Examining the mediating role of organisational climate on the relationship between firm ownership type and manufacturing performance in the garment industry of Sri Lanka
This paper conceptualises a model on how and to what extent organisational climate mediates the relationship between firm ownership type, based on the region of origin and manufacturing performance in the garment industry of Sri Lanka. It primarily discusses the process by which the organisational climate-based mediation model was conceptualised using Denison’s culture traits (adaptability, mission, involvement and consistency). It identifies potential research gaps, poses research questions to be investigated and formulates hypotheses to test the model. It uses qualitative and quantitative methods. The qualitative study (interviews) was mainly carried out to understand the operational context of the Board of Investment (BOI) approved garment industry of Sri Lanka. It also supported the development of hypotheses where existing empirical studies are lacking. The quantitative study tests the formulated hypotheses. The findings contribute to better understanding the relationship between firm ownership type and manufacturing performance. It provides new insights into the most and least effective firm ownership types, culture traits and organisational climate profile configurations. It contributes theoretically and practically to the literature on the relationships between firm ownership type, organisational climate and manufacturing performance by further validating the Denison Organisation Culture Survey, its predictive capabilities and the applicability of its balanced culture hypothesis in the garment industry of Sri Lanka.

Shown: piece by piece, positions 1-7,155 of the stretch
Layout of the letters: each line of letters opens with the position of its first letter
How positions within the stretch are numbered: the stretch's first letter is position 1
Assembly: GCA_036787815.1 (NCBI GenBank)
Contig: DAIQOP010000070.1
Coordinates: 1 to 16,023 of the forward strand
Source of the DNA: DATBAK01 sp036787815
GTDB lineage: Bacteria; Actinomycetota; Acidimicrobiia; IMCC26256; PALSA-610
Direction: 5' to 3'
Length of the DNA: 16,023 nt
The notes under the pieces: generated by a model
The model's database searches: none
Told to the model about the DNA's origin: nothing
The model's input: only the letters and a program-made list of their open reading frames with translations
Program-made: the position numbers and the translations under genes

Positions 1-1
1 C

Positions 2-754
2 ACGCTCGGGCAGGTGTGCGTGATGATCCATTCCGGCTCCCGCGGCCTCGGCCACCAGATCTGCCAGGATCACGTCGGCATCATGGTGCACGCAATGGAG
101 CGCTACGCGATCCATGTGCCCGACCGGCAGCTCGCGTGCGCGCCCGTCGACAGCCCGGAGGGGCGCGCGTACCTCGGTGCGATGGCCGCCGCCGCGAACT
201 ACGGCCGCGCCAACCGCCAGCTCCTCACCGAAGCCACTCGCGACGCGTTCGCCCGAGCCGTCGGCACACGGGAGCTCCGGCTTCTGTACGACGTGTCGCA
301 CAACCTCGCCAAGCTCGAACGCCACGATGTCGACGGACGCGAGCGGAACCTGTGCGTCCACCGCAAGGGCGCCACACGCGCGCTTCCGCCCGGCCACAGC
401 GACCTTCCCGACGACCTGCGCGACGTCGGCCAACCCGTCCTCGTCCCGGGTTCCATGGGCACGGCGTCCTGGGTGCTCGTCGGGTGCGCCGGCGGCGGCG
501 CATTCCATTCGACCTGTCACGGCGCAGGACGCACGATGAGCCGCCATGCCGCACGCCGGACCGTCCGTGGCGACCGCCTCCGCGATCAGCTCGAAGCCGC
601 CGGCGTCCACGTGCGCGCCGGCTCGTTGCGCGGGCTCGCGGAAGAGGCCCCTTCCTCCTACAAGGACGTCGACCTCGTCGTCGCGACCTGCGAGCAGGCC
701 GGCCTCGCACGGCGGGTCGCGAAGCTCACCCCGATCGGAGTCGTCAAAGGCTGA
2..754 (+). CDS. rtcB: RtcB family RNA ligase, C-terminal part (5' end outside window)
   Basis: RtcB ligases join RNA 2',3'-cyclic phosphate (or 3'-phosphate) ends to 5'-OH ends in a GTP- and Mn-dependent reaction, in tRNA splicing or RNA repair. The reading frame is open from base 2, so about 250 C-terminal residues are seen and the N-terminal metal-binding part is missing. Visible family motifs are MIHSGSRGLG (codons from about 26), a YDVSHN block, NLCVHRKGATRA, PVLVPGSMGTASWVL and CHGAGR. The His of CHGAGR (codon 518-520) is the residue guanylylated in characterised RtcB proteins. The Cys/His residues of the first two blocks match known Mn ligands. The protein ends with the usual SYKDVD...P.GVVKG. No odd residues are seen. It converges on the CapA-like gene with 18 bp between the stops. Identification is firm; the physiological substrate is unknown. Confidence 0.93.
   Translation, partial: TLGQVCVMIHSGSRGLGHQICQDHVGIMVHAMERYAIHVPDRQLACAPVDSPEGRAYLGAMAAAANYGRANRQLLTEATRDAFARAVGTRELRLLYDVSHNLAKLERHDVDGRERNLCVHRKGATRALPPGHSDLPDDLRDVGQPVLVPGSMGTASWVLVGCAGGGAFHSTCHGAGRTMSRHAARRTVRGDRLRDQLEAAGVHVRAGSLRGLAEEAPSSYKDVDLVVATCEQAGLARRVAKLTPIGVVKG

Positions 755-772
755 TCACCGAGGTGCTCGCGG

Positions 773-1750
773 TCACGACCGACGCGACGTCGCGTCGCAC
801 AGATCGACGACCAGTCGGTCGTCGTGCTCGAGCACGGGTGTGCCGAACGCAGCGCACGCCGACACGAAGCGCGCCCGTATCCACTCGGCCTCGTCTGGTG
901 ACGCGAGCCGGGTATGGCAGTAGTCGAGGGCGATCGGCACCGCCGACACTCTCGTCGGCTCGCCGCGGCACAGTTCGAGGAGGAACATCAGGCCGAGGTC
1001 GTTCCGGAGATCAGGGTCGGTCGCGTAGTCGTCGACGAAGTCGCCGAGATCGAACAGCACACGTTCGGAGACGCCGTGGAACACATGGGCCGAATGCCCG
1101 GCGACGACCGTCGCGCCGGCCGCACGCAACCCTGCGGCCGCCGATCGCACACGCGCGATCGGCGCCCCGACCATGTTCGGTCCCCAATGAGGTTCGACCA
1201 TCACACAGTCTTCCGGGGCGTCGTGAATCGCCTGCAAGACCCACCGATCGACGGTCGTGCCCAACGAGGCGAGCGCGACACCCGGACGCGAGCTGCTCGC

Keywords: Organisational climate, firm ownership type, manufacturing performance, garment industry, Sri Lanka